3. You’re best known for your fantasy works but you also write poetry. Are there other genres you’ve written in or considered writing in and, if so, which?
So far, when I’ve had an idea for a novel, it’s always been Fantasy. However, I’ve also had a number of short stories published, in a range of genres that include contemporary realism, recent historical (e.g. World War 2 settings), and legendary history, as well as science fiction.

4. Wall of Night is a complex and carefully constructed series. How do you keep track of
the characters, storylines, the lore and the geography of Haarth?

wallofnight_map_small-300x237Mainly in my head, although I do have a number of tables where I record key facts, particularly about the Derai. I have also have a folder of sketch maps of the world—all very rough and as much scribblings as sketch, but useful when I need to provide locational clarity in the text. I also include a comprehensive glossary with each book, which is a cross between a compendium, a gazetteer and a dramatis personnae. I include it because I love glossaries myself, but also to assist readers since the series is complex—and when circumstances require, I consult it myself.

5. Would you say that in your latest book, Daughter of Blood, Kalan and Malian are faced with their greatest challenges in the series so far?
I had to pcv_daughter_of_bloodause for reflection regarding this question, because of course Malian and Kalan have already faced some steep challenges in The Heir of Night and The Gathering of the Lost. I think, though, that the circumstances in this book are a significant step up for Kalan, in particular. I shall leave it to readers to decide whether he meets the tests set before him, but believe it is not too much of a spoiler to reveal that single combats, military assaults, and large armed conflicts are in his cards. With respect to Malian, although she faces significant challenges in Daughter of Blood, it is more her realisation of the immense undertaking that still lies ahead that shadows her path through the story.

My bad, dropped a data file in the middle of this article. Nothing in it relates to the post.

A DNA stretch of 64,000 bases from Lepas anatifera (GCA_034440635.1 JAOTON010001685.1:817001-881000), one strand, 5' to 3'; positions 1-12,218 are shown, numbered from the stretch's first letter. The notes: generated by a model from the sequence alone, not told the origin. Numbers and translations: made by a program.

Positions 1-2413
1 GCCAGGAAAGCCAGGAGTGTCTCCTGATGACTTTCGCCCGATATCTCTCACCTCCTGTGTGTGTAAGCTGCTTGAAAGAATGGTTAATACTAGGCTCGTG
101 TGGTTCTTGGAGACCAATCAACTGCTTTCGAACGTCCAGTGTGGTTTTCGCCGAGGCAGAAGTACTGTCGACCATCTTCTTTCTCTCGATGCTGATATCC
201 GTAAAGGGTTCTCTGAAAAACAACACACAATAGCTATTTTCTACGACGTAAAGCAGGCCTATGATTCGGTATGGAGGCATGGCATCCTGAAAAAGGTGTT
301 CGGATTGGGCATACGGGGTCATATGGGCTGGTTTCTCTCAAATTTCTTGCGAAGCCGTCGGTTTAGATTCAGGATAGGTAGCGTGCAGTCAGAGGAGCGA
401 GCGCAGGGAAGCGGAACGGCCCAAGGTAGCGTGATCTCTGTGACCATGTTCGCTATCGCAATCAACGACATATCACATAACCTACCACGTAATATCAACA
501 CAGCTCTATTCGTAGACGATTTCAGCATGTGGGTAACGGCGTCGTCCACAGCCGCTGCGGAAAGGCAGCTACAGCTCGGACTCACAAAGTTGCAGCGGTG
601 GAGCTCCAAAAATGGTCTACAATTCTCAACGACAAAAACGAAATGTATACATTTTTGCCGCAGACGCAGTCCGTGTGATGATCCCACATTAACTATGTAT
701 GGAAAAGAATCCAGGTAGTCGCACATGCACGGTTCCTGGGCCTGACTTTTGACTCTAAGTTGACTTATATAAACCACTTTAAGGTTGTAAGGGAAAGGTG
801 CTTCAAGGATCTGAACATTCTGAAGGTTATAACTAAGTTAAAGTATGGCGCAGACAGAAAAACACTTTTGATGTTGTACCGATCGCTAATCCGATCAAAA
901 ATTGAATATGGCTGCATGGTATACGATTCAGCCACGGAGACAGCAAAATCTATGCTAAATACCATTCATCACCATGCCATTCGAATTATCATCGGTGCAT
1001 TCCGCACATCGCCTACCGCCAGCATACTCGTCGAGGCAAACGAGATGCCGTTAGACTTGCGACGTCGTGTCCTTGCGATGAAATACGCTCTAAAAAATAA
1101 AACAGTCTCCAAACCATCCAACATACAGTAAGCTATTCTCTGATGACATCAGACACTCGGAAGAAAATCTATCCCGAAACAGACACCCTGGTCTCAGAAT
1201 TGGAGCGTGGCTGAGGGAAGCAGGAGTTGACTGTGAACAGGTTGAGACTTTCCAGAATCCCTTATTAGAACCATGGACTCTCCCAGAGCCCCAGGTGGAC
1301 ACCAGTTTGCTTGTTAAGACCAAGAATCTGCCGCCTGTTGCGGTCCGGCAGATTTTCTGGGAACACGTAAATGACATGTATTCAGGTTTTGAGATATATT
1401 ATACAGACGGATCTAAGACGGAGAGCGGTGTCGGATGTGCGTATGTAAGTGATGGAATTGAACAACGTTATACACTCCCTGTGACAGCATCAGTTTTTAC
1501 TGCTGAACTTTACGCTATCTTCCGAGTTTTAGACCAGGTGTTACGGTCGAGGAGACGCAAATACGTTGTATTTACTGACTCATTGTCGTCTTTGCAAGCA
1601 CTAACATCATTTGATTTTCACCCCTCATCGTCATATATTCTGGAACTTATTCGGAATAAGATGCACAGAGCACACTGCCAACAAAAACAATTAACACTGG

6. Without giving too many spoilers, what would you say readers can expect from Daughter of Blood?
In view of where readers left Malian and Kalan at the end of The Gathering of the Lost, I believe it would be reasonable to expect a return to the Wall of Night. I have already mentioned single combats, military assaults and large armed conflicts in Kalan’s cards, but believe readers could also expect Malian to be grappling with the implications of her new alliance with Raven and the House of Fire.

Readers can expect plenty of intrigue arising from the enmities between the Derai Houses, but there is also a four-hundred-year-old mystery to be solved – and of course the last of Malian’s inheritance of three legendary weapons to be found. I can also promise at least one truly glorious cavalry charge that beta readers would not allow me to cut from the book; the return of at least one character from The Heir of Night; and the introduction of two central characters, Faro and Myr (the titular Daughter of Blood) who are new to this book.

7. What are you currently working on in terms of writing projects?
That’s a very easy answer: The Chaos Gate, The Wall of Night Book Four, which will also conclude the series. I’ve also written a novelette in the past year, although it’s still very much a work in progress (and likely to remain so until The Chaos Gate is done.)

pp_helen_loweRecently, too, I’ve had three poems accepted for a new anthology, Leaving the Red Zone … poems from the Canterbury earthquakes, edited by James Norcliffe and Joanna Preston, that is intended for publication on February 22nd, the fifth anniversary of the February 22nd, 2011, Christchurch earthquake. As a Christchurch person who has lived through 2010-2011’s eighteen months of “awful”, and the subsequent five years of “recovery”, I do feel honoured to have my work included in this book.

Thank you to Helen Lowe, and to Tierney Reardon for providing the questions. You can buy Daughter of Blood now at any bookshop. And enter to win a copy by emailing, subject ‘Daughter of Blood’ and tell us who you most enjoy reading from the Fantasy and Science Fiction section of your bookshop.